Question appears to ask whether a person’s own antibodies could serve as immunogens to their own immune system so that’s what this answer addresses. An Immunogen – Wikipedia is any substance capable of eliciting an immune response, i.e., target of an immune response. Though immunogen and Antigen – Wikipedia are often interchangeably used terms, key difference between the two is the final outcome. While both antigen and immunogen can bind an immune receptor, typically immunogen is used for something known to trigger an immune response.

Essential building blocks of life, proteins are far and away the singular focus of the human immune system, especially of the adaptive immune system, which consists of T and B cells. Antibodies are protein molecules so of course, they could be targets of immune responses, except there are inbuilt processes that serve as safeguards to minimize, not eliminate, such likelihood. Why minimize but not eliminate the likelihood antibodies could themselves be immunogens?

T cells are the master architects of human adaptive immune responses. B cells typically need T cell help to make antibodies, even antibodies against other antibodies. T cell help for B cells is usually called cognate, meaning the T cell ‘sees’ a portion of the same antigen as the B cell.

Antibodies, just like other protein molecules can be internalized by antigen presenting cells such as dendritic cells, macrophages and monocytes, get digested and their peptides presented to T cells within MHC molecules. However, normally, T cells with receptors specific for most of the peptide pieces generated from digesting antibody molecules would be already deleted during their development in the thymus by a process called Central tolerance – Wikipedia, the key mechanism that ensures our immune system doesn’t constantly attack our own cells, tissues and organs.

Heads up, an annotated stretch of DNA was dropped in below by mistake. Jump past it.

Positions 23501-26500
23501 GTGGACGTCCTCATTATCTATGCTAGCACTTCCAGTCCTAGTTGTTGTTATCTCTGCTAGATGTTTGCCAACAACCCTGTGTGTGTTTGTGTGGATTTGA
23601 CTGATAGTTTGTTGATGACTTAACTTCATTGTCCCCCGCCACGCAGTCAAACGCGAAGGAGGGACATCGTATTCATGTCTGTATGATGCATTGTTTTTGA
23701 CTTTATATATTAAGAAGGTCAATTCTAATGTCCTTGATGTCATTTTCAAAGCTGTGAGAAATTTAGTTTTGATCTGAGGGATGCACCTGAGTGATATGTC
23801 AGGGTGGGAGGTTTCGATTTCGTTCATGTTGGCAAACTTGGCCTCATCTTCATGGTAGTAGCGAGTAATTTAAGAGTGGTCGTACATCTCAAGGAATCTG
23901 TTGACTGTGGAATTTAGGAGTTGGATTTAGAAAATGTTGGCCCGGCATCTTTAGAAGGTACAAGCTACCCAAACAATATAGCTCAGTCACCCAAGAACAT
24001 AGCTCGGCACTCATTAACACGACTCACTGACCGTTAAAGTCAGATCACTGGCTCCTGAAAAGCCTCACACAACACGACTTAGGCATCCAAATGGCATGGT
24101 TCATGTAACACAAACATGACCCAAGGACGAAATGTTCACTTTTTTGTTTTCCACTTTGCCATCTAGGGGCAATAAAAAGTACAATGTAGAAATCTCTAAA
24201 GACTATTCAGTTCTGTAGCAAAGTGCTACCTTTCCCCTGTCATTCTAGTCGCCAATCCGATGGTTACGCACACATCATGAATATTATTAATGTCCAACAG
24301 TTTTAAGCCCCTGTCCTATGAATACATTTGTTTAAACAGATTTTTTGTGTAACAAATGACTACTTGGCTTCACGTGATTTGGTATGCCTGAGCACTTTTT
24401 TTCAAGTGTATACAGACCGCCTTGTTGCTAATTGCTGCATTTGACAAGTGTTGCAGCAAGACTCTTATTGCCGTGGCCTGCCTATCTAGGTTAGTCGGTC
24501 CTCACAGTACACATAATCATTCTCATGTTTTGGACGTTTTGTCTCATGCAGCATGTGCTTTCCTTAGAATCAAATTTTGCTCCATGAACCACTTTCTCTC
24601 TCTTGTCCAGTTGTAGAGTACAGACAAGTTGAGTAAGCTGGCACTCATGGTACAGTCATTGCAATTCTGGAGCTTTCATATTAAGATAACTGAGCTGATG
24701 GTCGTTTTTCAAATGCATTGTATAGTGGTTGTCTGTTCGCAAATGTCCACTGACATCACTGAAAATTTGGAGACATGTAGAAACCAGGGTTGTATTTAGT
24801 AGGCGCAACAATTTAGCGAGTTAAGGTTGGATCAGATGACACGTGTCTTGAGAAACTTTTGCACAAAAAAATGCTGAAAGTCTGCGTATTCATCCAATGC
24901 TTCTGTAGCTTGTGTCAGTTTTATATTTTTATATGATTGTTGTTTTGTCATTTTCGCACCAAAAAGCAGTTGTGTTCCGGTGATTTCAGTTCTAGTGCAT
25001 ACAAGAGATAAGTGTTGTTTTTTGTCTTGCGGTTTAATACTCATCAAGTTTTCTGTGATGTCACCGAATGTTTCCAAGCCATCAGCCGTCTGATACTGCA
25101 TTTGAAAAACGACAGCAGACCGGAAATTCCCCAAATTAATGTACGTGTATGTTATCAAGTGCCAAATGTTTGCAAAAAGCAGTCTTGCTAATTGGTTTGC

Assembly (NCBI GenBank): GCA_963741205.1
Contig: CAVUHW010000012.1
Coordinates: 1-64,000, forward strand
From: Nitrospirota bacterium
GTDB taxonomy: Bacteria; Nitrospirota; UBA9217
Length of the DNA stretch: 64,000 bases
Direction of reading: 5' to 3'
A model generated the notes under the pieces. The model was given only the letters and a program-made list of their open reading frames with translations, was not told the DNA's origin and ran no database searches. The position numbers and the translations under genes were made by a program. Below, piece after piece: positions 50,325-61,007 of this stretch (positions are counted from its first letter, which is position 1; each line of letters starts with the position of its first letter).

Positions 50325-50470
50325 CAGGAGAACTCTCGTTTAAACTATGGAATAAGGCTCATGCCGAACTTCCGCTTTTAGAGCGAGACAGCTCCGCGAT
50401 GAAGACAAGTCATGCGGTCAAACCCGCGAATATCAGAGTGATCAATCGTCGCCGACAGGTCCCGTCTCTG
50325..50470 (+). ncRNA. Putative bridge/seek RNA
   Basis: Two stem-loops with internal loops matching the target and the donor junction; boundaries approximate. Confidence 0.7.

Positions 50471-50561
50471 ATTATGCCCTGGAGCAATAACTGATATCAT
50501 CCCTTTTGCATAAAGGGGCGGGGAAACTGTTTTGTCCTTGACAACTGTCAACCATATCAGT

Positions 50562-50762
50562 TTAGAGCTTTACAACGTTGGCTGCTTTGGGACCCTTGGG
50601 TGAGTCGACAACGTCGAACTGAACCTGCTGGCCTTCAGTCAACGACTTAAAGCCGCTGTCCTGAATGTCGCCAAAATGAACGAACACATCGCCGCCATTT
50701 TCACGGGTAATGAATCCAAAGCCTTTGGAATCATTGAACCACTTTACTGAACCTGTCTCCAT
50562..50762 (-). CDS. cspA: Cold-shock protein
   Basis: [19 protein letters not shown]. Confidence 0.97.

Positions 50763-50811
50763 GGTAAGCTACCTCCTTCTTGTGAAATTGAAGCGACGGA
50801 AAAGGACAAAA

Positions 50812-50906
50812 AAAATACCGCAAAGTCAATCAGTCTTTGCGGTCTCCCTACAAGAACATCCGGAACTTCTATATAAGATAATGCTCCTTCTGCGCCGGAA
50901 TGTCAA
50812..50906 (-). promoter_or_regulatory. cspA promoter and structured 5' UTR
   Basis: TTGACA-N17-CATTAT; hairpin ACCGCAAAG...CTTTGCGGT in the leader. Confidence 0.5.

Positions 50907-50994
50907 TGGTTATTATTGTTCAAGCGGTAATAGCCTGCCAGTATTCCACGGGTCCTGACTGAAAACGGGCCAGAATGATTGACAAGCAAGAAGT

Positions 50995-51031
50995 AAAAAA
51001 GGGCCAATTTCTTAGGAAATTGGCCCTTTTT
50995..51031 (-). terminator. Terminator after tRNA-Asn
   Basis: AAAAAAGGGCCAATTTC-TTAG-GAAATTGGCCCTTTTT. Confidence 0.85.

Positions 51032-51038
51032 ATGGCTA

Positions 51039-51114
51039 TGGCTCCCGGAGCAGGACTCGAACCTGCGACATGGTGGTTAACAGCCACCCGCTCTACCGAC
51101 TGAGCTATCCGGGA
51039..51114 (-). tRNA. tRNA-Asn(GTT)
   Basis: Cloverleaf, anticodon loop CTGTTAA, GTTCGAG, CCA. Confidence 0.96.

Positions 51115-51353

Central tolerance though is and never could be complete, no, not even in the healthiest of humans, for the simple reason that not everything that can be expressed by the body (called the periphery by immunologists, as opposed to the thymus where Central Tolerance occurs) is or could be expressed and/or presented by the thymus. This is especially the case for one particular portion of antibodies namely a part within its variable portion.

Antibodies have essentially two parts that help them perform their various functions (which immunologists call effector functions).

Peptides derived from an antibody’s hypermutated region, its CDR3, could not only be antigens but could theoretically also serve as immunogens for T cells. However, this normally rarely happens even in autoimmunity because T cell generation is a Stochastic – Wikipedia process and frequency of T cells with receptors capable of binding peptides derived from any one antibody’s CDR3 are too few to get a full-fledged immune response going.

OTOH, ordinarily an antibody’s constant portion, its FcR, is far less likely to be an immunogen. T cells whose receptors could bind FcR-derived peptides would be deleted during their development in the thymus by the process of Central Tolerance. Thus, antibody’s Fc portion could usually become targets of body’s own immune response only when normal tolerance mechanisms break down, as happens in autoimmunity. This is because as long as they belong to the same isotype (antibody class), a whole bunch of antibodies specific for different antigens would still have the same Fc portion. Thus, provided there is a problem with Central Tolerance, this increases the likelihood of sufficient T cells whose receptors could ‘see’ Fc-derived peptides to initiate and sustain an anti-antibody response.

https://www.quora.com/In-what-ways-can-antibodies-serve-as-immunogens-in-the-body/answer/Tirumalai-Kamala

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